Turkey’s central bank on 28 May announced it would simplify its system of interest rates, effectively increasing the cost of borrowing, in a move not favoured by President Recep Tayyip Erdogan.
This has brought some calm to the country’s troubled financial markets, with the Turkish lira (TL) shooting up 3% on the day, but concerns among the country’s chemical players and investors’ aversion to Turkey assets continue casting a shadow.
An increase in interest rates by the bank showed the institution still guards its independence. Yet concerns run deep among corporates. The central bank move had been preceded a week earlier by Erdogan’s comments that after the June election, the new government may intervene directly in monetary policy.
Anathema for financial markets, the President’s remarks caused a sharp fall in the lira’s value during the week, with the currency having already accumulated a 20% loss against the dollar year to date.
SPOT MARKET A ‘NIGHTMARE’
Market players agree that the big chemical companies in the country are still getting materials through on a contractual basis, via contracts which were settled before the lira posted its sharp depreciation. From an exchange rate of $1:TL3.77 at the start of the year, the Turkish currency was trading at $1:TL4.56 by 29 May.
The consequence is that chemical players intending to purchase on the spot market are likely to face a “nightmare”, according to a chemicals trader based in the country. “The effect on the convertors, if they haven’t contracted on an annual basis, could be the loss of 20% of sales overnight,” said the trader.
“Nobody is signing significant business now – none of the traders have been. It is not as bad as having zero business – business is there, but namely for contract holders and large companies. Others, compared to a year ago, are nearly 60% down [in business volumes],” it added.
Uncertainty, in turn, causes a slowdown in investment, which would ultimately affect GDP growth. The stand-off between Erdogan and the central bank will undoubtedly be a major concern for those market players who need stable exchange rates in order to plan their business.
“The life of a trader in Turkey has been a nightmare – you don’t know what’s going to happen tomorrow,” said the trader.
Turkey’s importance as a manufacturing hub, financially, and as a growing power in the Middle East makes the country’s stability key for the whole European economy.
Soon after Erdogan made his remarks, US credit rating agency Fitch said that the President’s rhetoric was threatening to heighten economic instability at a crucial moment – when central banks in the west are tightening monetary policy, which in turn affects emerging markets like Turkey as investors return to safer bonds which are starting to pay higher interest.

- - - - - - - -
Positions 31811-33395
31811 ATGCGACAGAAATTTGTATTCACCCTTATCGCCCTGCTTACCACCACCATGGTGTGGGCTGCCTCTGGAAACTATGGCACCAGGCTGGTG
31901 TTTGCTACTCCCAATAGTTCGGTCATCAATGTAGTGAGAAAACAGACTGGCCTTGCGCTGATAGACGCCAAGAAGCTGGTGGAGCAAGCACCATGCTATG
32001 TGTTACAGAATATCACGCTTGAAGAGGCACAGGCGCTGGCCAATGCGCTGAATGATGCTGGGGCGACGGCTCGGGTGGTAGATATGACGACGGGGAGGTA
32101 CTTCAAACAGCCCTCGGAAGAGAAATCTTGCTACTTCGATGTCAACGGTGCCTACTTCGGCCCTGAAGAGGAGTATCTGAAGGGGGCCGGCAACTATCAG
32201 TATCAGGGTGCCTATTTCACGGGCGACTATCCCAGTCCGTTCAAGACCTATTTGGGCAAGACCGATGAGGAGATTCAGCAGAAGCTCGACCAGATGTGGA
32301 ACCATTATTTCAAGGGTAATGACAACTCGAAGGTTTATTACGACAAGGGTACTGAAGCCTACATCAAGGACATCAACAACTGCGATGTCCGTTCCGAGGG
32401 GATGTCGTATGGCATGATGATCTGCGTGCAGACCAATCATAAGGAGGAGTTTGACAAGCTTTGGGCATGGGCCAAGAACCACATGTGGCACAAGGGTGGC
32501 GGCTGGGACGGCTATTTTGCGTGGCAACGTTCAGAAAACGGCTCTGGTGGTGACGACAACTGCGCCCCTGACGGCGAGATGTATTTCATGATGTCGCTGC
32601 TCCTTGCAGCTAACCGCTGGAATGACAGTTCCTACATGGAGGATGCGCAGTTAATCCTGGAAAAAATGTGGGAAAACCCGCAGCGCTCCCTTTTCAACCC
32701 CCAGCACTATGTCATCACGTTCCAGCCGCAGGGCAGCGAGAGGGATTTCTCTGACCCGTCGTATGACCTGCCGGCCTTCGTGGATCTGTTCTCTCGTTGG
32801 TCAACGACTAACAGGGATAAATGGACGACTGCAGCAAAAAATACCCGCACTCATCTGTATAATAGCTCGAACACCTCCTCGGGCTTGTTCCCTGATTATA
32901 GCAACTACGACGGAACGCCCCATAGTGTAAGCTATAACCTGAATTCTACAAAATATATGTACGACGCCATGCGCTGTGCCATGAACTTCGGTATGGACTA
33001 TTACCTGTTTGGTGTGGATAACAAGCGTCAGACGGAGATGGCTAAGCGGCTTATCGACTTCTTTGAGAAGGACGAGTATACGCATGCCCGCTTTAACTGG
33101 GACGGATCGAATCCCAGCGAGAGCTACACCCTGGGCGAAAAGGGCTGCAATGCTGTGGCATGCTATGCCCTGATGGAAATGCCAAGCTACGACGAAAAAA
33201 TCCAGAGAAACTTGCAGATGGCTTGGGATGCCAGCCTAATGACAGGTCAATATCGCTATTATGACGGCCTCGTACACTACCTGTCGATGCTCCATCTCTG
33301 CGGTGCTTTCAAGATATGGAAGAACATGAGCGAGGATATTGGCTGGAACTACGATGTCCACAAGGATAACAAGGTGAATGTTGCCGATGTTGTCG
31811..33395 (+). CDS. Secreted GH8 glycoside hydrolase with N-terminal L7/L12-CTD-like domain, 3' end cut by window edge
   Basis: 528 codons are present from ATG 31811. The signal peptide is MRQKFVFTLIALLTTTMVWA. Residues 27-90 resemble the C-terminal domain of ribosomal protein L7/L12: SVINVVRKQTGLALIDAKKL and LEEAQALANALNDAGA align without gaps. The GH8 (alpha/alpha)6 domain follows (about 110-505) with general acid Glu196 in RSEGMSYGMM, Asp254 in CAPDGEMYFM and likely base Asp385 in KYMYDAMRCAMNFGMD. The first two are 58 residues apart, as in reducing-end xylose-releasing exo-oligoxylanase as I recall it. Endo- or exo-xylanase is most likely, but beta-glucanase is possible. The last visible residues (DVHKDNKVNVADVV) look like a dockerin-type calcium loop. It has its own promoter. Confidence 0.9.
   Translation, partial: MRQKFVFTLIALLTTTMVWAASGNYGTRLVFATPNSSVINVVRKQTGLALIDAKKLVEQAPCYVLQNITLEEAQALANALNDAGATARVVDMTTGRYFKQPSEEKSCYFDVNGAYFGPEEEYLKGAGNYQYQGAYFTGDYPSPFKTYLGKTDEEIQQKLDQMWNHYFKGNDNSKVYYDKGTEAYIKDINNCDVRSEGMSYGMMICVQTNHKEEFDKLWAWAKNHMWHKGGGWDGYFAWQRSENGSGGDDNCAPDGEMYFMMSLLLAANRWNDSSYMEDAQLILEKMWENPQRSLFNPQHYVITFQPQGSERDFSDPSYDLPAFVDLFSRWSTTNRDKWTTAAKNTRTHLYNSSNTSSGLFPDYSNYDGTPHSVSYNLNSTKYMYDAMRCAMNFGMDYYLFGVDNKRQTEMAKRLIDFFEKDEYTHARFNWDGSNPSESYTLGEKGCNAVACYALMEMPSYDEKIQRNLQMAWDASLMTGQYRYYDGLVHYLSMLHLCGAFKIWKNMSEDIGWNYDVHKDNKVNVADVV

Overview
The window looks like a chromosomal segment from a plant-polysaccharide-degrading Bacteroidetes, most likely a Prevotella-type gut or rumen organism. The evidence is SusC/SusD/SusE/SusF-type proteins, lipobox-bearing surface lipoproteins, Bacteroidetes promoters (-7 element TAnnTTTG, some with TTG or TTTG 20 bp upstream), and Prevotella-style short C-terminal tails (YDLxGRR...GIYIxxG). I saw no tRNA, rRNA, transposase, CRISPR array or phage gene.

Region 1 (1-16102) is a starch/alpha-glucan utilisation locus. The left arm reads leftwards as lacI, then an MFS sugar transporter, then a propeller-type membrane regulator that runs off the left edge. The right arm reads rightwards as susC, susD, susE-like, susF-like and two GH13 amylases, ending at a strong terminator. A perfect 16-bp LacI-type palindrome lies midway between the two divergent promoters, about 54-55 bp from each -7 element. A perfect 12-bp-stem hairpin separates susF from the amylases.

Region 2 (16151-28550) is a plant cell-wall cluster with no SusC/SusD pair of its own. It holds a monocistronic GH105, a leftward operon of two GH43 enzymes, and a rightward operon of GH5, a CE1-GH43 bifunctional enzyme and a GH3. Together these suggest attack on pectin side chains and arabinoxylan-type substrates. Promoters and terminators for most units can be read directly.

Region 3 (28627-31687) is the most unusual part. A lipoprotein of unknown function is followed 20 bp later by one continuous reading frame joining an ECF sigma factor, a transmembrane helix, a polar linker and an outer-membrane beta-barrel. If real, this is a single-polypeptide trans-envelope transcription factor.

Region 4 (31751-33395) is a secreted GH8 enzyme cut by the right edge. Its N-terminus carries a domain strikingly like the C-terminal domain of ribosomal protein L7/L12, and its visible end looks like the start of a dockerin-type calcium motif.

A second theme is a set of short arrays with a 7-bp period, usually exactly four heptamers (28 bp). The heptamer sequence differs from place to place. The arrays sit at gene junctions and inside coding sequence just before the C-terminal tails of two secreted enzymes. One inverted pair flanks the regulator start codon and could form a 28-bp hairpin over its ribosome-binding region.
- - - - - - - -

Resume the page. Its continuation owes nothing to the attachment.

“Monetary policy in Turkey has long been subject to political constraints, but an explicit threat to curb the central bank’s independence increases risks to the policymaking environment and to policy effectiveness, not only from political interference but from the greater pressure on the CBRT [Central Bank of the Republic of Turkey] to prove its independence,” said Fitch.
“Greater erosion of monetary policy independence would put further pressure on Turkey’s sovereign credit profile, particularly if it contributed to serious external financing stresses and a deterioration in the macroeconomic environment, or undermined wider economic policymaking credibility and the country’s business environment,” it added.
US TIGHTENING IMPACT
Analysts see a direct link between the US tightening monetary policy and Turkey’s financial woes. Research published in May by Deutsche Bank showed the correlation between cycles of tightening monetary policy and specific emerging markets suffering as a consequence. On this occasion, and given the internal political and now economic instability, it is Turkey’s turn.
“First it was Argentina, now Turkey. The country has been able to fund very high growth, in the face of large external imbalances, by tapping the easy money created by QE [quantitative easing, by the US Fed or the eurozone’s ECB, among others]. As markets begin to look ahead to an exit from QE, funding conditions are getting systemically tougher for Turkish banks, just as they are for other [emerging markets],” Marcus Chenevix, a financial analyst for Turkey at London-based TS Lombard, told ICIS.
“It does not matter that nothing real has happened yet. Sentiment has changed, and Turkey is on the wrong side of this change. Turkey has its own idiosyncratic problems, and they are very severe, but the country probably had another six months for as long as international conditions were benign.”
Chenevix said that some “real economy” sectors in Turkey are clearly slowing down, like construction, but others in exports, tourism and household consumption were still holding up.
The potential economic slowdown was widely seen as the ultimate reason for Erdogan to call an early election in order to secure another mandate.
“However, this is not a crisis of the real economy, this is a corporate debt problem – the growth is going well, but the risk stems from how it has been funded. Whichever policy decision Erdogan imposes on the central bank post-election will drive a sharp slowdown,” added Chenevix.
“This is because right now the government has two choices: either they can push the economy into recession by raising interest rates by another 200bp [basis points] to 400bp, or they can choose to hold interest rates, let the lira slide, and deal with the resultant wave of corporate bankruptcies with a campaign of state bailouts. This second probably also results in a recession.”